Leave it to Carmellini, Josh Pickard and Luke Ostrom, the team behind Locanda Verde, Lafayette and The Dutch, to give New York what it wants, which in this case is a late night pasta parlor where you and a buddy can eat and drink well for about $120. Bar Primi is essentially doing for Carmellini & Co. what Parm is doing for the Torrisi boys: it provides an entry-level Italian experience that can still excite fans of the group's more expensive brands.
Consider the Amatriciana, a traditional Roman ode to tomato, pork jowl and onions. Chef Sal Lamboglia, a longtime Carmellini lieutenant, subs out the swine and throws in cured lamb belly; it's an almost too obvious plot development. But when you try the result, you shake your head and wonder why every other chef in the city isn't serving it this way, with the gamey perfume of the lamb amping up the rusty sweetness of the tomatoes. There's your Top Gun pasta classic for $18.
Contemplate the artichokes. Lamboglia folds the meaty vegetable into a pudding-like mixture of mascarpone and eggs, pipes it into a long tube of pasta, bends it like Play-Doh and finishes the affair with smoked bacon. It is essentially what lasagna would taste like if it were shaped like a pinwheel and prepared by a chef with a Michelin-star, an accolade that Carmellini is long overdue for.
Fiore di Carciofi; Linguine
Reflect upon the linguine, a dish that's violently assaulted with four cloves of garlic. The bold, salty flavors are so assertive it's as if you're eating clam sauce without the clams, a boon to the duo of kosher diners at my table. What's so compelling about that preparation, along with much of Bar Primi's food, is not just its intrinsic deliciousness but also the tacit reminder behind it all — that rustic cuisine can be just as thought provoking as modernist fare.
It's a tacit reminder that rustic cuisine can be just as thought provoking as modernist fare.
All the action takes place at the old bi-level Peels space on Bowery and 2nd, a venue mostly famous for the design work of Taavo Somer. He's also responsible for the gentle revamp, with wood floors, wood tables, a wood bar and, as insurance in case the business plan doesn't work out, wood stairs lined with way too many candles.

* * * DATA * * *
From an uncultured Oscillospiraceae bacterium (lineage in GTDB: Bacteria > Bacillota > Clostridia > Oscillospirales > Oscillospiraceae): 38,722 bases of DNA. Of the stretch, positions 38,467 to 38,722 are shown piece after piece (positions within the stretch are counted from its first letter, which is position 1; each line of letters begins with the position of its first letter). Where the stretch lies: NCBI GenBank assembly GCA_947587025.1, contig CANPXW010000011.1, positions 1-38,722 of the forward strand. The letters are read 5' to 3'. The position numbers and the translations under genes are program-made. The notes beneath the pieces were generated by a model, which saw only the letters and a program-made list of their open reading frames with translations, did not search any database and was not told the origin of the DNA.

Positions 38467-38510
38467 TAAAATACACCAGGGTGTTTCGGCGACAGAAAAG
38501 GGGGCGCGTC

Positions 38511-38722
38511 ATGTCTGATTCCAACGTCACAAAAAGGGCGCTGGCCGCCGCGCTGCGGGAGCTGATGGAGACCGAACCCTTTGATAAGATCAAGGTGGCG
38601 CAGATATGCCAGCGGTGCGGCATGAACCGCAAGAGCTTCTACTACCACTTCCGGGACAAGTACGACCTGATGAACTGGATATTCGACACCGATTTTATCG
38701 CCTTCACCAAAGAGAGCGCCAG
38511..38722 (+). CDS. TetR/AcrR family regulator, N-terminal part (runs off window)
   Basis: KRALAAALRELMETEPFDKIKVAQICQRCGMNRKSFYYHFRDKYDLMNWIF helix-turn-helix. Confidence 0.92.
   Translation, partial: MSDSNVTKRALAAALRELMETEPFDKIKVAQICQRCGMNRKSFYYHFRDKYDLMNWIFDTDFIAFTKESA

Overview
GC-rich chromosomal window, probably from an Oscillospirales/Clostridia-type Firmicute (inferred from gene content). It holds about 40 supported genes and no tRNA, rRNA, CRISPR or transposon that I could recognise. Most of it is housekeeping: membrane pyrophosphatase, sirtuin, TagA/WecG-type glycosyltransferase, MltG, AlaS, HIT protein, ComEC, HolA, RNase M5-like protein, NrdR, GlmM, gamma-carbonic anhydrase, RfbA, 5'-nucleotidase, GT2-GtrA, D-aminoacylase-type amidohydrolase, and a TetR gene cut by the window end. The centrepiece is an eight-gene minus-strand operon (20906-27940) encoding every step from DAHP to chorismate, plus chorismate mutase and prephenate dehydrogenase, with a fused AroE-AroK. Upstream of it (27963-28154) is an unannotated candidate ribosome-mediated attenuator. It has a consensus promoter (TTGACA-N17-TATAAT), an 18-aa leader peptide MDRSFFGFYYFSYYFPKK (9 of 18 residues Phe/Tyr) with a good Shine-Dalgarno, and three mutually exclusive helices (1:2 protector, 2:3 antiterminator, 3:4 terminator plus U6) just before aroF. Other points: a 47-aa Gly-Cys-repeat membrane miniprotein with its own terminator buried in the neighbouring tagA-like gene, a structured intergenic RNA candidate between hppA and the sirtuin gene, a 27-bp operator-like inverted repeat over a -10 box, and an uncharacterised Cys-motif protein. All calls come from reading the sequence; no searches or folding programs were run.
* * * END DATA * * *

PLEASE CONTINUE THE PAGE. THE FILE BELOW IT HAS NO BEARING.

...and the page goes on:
Related: Hard surfaces = loud room. Carmellini would be well served to invest in proper sound proofing. Other creature comforts, however, are not absent; wines are served in properly thin-lipped stems, increasingly a rarity in casual venues.
The smart buy is a bottle of cool, frizzy Lambrusco for $40 ($10 by the glass). Think of the tart, tannic red bubbly as an adult version of a wine cooler. It will carry you throughout any red sauce meal here, though a Lugana ($10) from Lombardy will hold up the tent as well with its nervy, Riesling-like acidity. Pair that with the seafood antipasto (one of the city's finest maritime salads) or the funky goat cheese bruschetta topped with grilled eggplant, and you're ready to party.
There are times when the kitchen could use a jolt of inspiration
Rusticity, of course, isn't an excuse for complacency, and there are times when the kitchen could use a jolt of inspiration. Farro with sweet peas wouldn't be out of place at a gourmet salad bar anywhere in the city. Rigatoni with tomatoes and eggplant turns out to be a redundant understudy to another menu option, the near-perfect spaghetti pomodoro, whose sauce is so intensely perfumed by basil not even a chamber vacuum infusion could match its fragrance.
Then again, some of the obvious attempts at creativity backfire. Clams casino pasta lacks the bacony, garlicky greasiness that makes the dish an essential heart-clogging treat at Long Island seafood shacks. But such occasional oversights can be forgiven at these prices. You'll feel better after a few meatballs, oozing with fontina, and slathered in a tangy and vibrant marinara.
Meatballs; Roast beef sandwich
And the $16 roast beef is a serious entry in the city's sandwich wars. The soft, slow cooked bottom-round is piled two, sometimes three-fingers high. The melty provolone turns brown amid the tart, chin-dribbling juices. Spicy Calabrian chile puree wakes up the palate; peppery arugula wakes it up even more. It all sits between a hamburger bun, meaning it has more in common with something from Arby's than a New York deli sandwich. And that's why it rocks (though it would rock more if it came with a cup of au jus for dipping on the side).